- Mortuary temple in honour of Queen Hatshepsut at Deir-el-Bahari
Coloured relief depicting her birth, foreign envoys, people bearing gifts, landfall at Punt
A statue of the Queen sitting
The queen as sphinx
- Bronze saws
- Mercury is known
- Importation of foreign goods
- Myrrh saplings brought to Egypt from the Horn of Africa.
|1480 - Thutmose III
- Thutmose III orders the destruction of reliefs and inscriptions of Hatshepsut as king
- Relief showing Egyptian victories over Asiatic enemies in the Amen temple at Karnak.
- Egyptian empire includes Palestine and Syria. A revolt of Syrian noblemen is suppressed and seven of their bodies are publicly displayed at Thebes and Napata.
- Two obelisks are erected at Heliopolis by Thutmose II (since 1879 in London and New York)
- Temple of Amen at Karnak with reliefs and statues of Thutmose III and Hatshepsut
- Marble statue of Thutmose III kneeling offering sacrifices, the king wears simple old-Egyptian clothing: a pleated loin cloth and regal headdress
- Glass vases with coloured thread inlays.
- Wall picture showing forced labour of prisoners of war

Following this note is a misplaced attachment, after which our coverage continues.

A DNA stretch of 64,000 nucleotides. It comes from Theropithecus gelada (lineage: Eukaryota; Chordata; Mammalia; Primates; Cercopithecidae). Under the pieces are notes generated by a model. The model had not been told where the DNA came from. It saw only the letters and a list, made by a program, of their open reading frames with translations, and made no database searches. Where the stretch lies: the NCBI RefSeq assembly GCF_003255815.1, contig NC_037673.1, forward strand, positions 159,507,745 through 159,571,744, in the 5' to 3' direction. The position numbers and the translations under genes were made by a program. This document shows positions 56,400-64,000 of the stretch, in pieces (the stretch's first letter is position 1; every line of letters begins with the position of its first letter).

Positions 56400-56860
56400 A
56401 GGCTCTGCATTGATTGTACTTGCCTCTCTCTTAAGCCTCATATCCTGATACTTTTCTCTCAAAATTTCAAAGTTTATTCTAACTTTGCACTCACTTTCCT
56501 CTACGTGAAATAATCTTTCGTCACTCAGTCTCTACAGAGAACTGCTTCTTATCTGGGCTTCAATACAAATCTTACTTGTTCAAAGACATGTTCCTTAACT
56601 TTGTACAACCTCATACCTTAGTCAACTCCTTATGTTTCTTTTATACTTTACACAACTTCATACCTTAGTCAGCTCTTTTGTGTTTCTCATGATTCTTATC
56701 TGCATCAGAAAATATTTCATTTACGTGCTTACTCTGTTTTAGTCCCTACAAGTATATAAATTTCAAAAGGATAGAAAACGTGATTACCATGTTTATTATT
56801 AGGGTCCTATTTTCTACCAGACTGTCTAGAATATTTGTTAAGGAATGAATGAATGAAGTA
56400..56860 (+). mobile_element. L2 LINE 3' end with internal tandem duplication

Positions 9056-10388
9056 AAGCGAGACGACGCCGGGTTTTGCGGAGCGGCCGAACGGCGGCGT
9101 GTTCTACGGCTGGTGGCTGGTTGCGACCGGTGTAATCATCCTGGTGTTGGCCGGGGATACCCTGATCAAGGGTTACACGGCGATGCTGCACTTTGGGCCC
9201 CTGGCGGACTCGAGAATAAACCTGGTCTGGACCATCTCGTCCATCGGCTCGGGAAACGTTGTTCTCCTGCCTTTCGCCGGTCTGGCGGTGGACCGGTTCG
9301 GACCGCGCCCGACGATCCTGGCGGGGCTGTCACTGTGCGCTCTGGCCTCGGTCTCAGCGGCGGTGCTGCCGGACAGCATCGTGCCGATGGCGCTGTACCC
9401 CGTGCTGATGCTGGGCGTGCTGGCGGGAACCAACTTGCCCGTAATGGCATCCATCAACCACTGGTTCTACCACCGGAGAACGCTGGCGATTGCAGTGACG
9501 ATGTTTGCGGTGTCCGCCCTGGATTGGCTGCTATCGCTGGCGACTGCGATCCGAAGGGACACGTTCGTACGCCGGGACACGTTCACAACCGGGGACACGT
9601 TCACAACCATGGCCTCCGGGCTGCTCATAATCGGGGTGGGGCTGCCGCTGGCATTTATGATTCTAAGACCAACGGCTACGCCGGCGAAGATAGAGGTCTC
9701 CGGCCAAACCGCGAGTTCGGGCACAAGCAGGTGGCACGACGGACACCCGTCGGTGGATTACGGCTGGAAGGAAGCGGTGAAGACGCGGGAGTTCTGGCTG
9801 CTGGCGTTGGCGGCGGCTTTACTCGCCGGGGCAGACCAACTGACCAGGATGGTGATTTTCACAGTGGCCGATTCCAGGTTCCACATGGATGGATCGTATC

- The manufacture of ropes depicted
- Bellows replace blow pipes
- Smelting of metal with bellows, casting of major artefacts
- Obelisks serve as sun clocks and calendars.
- Thutmose owns a portable sun clock.
- Light, horsedrawn chariots for racing and fighting
- Cleaning up the canal of Sesostris III
|1430 - Thutmose IV
- The great Sphinx of Gizeh is dug out of the sand.
|1420 - Amenhotep III
- Peaceful, extensive trade and correspondence with the Near East
- Culture flourishes
- Abandoning of the art traditions of the Middle Kingdom: a looser style, preference for softer, more pleasant forms, asiatic influences
- Tiye, wife of Amenhotep III and mother of Amenhotep IV (Akhenaten) is of non-royal origin. The revolutionary attitude of her son may have been caused by her influence.
- Immigration of semitic nomads into Egypt.